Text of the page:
Guide to smartphone operating systems
Today, there are three main competitors in the smartphone OS arena: Android by Google, iOS by Apple and Windows Phone 7 by Microsoft. All three of these have several features in common, such as application (App) stores and the regular goodies such as web browsers and music players. However, the difference arises in the completely different approach all of these operating systems have taken.
First of all, we have iOS. This OS brought along with it a very smooth interface and a capable App Store which helped to put smartphones in the hands of the masses. Although iOS is only available on Apple’s own iPhones, it has not stopped it from becoming very popular. The approach that iOS has taken is to provide users with a consistent and clean interface which does not require any deep technical knowledge from the user to be able to function at its potential. This approach has worked very well for casual users but power users always find something more to be desired from iOS.
The second major smartphone OS is Android. This was built by Google and takes a completely different approach from iOS. Instead of being an OS which only runs on proprietary hardware, Android is open-source, meaning that any company can port it to their handsets. Thus, almost all of the leading hardware brands, such as HTC, Samsung, Motorola and Sony Ericsson have handsets in their portfolio which run on Android. Android is also different from iOS in terms of customisability. Manufacturers can rebuild the default interface to their own liking and users also have a huge number of customization options available to them, an area where iOS lags behind. Also, Android has several features and options which power users require, such as widgets, which iOS lacks. The Android market is also present for downloading all sorts of applications. The only problem with the OS is that due to variations in the versions of the OS available, the interface is not consistent, which many users may not appreciate.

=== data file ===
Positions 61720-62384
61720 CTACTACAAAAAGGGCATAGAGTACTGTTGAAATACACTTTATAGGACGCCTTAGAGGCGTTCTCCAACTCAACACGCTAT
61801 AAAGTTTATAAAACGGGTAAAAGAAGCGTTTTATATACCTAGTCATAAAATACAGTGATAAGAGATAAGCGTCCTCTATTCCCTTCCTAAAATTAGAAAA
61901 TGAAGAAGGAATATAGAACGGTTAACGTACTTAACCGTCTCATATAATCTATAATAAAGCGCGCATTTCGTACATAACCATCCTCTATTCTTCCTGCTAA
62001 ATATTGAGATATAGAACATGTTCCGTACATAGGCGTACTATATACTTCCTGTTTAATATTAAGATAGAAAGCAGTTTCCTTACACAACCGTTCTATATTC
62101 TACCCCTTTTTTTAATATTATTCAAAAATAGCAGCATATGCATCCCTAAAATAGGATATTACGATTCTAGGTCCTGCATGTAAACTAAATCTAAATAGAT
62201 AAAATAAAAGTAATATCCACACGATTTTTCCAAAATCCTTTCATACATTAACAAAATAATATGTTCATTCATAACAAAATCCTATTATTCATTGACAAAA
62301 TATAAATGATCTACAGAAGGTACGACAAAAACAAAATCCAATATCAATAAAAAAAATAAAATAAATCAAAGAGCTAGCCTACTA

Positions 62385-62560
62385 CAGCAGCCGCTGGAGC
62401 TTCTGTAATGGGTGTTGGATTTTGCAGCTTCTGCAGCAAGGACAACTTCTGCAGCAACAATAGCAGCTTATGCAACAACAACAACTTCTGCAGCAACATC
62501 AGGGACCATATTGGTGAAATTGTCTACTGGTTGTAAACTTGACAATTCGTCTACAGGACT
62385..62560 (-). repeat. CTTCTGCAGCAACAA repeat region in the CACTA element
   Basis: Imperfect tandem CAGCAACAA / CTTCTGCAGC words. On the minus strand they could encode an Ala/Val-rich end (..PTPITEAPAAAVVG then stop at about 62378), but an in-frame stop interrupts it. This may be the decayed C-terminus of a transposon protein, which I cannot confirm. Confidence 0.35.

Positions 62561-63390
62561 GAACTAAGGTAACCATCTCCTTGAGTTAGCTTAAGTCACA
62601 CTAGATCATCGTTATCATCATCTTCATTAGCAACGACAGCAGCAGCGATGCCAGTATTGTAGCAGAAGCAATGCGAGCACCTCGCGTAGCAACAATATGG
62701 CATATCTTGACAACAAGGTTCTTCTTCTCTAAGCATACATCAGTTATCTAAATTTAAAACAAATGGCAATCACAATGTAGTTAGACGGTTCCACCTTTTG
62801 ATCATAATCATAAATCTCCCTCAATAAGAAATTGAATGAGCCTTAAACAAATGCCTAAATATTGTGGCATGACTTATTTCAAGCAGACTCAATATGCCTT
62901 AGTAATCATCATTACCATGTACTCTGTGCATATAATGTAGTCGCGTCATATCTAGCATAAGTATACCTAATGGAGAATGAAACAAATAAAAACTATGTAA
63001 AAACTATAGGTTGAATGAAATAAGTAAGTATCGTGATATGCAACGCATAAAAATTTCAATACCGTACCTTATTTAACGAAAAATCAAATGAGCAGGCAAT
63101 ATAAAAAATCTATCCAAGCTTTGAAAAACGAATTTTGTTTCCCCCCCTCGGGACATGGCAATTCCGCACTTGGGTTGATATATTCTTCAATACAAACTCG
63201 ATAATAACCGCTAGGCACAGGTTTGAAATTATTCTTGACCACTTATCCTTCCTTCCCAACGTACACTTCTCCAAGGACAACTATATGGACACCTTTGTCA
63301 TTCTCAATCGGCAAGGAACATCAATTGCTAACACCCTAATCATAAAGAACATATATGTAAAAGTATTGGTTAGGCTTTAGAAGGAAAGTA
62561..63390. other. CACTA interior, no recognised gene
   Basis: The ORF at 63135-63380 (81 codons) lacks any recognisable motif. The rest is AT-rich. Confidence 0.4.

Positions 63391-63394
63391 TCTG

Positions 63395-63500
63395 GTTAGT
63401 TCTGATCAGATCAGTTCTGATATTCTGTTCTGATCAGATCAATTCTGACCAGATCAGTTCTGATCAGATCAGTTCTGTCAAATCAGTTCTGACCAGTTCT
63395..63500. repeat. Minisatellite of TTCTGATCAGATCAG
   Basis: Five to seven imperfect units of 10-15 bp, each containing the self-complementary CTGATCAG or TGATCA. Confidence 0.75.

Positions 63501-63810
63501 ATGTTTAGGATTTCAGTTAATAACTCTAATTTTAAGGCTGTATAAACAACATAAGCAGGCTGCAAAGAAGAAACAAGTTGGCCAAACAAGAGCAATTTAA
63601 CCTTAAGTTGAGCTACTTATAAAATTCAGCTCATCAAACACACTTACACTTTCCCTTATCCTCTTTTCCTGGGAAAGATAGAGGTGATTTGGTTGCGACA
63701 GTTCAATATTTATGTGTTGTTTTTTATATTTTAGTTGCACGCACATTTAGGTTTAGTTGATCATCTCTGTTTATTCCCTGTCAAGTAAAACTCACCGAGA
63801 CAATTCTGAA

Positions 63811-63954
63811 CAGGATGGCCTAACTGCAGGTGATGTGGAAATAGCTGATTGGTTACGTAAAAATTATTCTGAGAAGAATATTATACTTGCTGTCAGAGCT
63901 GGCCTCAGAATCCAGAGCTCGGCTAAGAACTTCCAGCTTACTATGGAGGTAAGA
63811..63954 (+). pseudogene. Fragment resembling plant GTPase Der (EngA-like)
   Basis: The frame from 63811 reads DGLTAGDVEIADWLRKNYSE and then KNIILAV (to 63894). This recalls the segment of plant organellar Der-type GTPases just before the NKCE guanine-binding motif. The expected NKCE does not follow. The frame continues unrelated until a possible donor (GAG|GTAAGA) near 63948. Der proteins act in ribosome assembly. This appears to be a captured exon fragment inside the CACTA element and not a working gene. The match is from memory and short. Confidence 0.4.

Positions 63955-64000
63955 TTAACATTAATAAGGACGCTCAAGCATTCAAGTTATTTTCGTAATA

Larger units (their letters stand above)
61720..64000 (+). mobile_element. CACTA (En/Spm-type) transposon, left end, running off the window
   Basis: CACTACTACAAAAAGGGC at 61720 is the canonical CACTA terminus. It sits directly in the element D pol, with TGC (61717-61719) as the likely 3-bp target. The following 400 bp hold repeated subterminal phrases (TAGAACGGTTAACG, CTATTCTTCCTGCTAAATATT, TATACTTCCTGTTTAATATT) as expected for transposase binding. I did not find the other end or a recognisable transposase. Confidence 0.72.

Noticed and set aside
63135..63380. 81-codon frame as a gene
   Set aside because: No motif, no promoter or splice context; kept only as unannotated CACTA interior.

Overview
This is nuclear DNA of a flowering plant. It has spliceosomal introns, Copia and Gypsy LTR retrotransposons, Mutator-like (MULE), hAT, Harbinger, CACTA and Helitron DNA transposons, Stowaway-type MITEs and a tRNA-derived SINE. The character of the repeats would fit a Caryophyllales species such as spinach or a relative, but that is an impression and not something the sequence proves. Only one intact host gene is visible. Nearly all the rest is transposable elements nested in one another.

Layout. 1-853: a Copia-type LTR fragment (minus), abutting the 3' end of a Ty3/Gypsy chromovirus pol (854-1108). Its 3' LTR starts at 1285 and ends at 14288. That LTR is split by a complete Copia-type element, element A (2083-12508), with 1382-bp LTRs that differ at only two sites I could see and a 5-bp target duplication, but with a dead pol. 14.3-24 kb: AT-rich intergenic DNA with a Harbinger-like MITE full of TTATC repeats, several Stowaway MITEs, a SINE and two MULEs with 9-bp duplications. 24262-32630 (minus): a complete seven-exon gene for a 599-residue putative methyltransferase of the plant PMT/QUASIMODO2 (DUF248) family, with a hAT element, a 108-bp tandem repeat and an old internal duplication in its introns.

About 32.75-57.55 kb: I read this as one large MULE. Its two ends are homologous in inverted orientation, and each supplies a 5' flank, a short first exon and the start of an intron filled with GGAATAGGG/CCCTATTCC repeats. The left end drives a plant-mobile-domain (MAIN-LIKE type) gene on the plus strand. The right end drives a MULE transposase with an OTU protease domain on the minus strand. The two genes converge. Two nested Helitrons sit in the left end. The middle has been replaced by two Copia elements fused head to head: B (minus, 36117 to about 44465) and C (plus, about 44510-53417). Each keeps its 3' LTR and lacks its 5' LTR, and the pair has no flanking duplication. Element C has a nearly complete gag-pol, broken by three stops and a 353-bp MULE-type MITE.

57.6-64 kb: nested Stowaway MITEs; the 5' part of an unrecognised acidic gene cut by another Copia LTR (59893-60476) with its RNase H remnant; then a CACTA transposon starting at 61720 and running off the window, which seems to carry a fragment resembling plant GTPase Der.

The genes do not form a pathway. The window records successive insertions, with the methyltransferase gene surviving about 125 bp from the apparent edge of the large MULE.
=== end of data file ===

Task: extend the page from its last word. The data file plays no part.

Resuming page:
Windows Phone 7
The third OS is Microsoft’s Windows Phone 7. Microsoft took both Google and Apple’s approaches and created a blend of their strategies in the creation of WP7. It combined the consistency of iOS along with the different hardware choices that Android provides. Essentially, Microsoft fixed the hardware that the manufacturer could use in its device and then gave all WP7 devices a single version of the OS. This gave people the option of different hardware along with a consistent OS. The main drawback of the OS is that its application store, Marketplace, does not have enough applications as compared to iOS and Android. Also, WP7 is better suited for casual users and power users still find Android’s features to be superior.
Power users in search of the most features will definitely be better off with Android. Those people who love simplicity and Apple’s hardware will definitely prefer iOS while those who prefer simplicity but not the iPhone should definitely check out Windows Phone 7.